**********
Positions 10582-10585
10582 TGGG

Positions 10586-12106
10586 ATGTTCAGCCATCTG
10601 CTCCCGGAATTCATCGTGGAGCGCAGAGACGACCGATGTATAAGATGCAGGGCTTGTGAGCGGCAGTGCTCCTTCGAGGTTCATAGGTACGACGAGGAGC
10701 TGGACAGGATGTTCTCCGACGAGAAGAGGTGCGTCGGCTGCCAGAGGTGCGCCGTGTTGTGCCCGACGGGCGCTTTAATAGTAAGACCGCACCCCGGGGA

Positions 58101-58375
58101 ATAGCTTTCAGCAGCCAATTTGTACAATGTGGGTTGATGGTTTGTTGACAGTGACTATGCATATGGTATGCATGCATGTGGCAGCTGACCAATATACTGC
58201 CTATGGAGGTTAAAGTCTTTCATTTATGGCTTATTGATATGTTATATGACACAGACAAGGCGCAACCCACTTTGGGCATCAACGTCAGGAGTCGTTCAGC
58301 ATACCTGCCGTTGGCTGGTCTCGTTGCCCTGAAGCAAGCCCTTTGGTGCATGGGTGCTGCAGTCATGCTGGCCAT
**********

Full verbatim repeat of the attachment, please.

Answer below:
Positions 10582-10585
10582 TGGG

Positions 10586-12106
10586 ATGTTCAGCCATCTG
10601 CTCCCGGAATTCATCGTGGAGCGCAGAGACGACCGATGTATAAGATGCAGGGCTTGTGAGCGGCAGTGCTCCTTCGAGGTTCATAGGTACGACGAGGAGC
10701 TGGACAGGATGTTCTCCGACGAGAAGAGGTGCGTCGGCTGCCAGAGGTGCGCCGTGTTGTGCCCGACGGGCGCTTTAATAGTAAGACCGCACCCCGGGGA

Positions 58101-58375
58101 ATAGCTTTCAGCAGCCAATTTGTACAATGTGGGTTGATGGTTTGTTGACAGTGACTATGCATATGGTATGCATGCATGTGGCAGCTGACCAATATACTGC
58201 CTATGGAGGTTAAAGTCTTTCATTTATGGCTTATTGATATGTTATATGACACAGACAAGGCGCAACCCACTTTGGGCATCAACGTCAGGAGTCGTTCAGC
58301 ATACCTGCCGTTGGCTGGTCTCGTTGCCCTGAAGCAAGCCCTTTGGTGCATGGGTGCTGCAGTCATGCTGGCCAT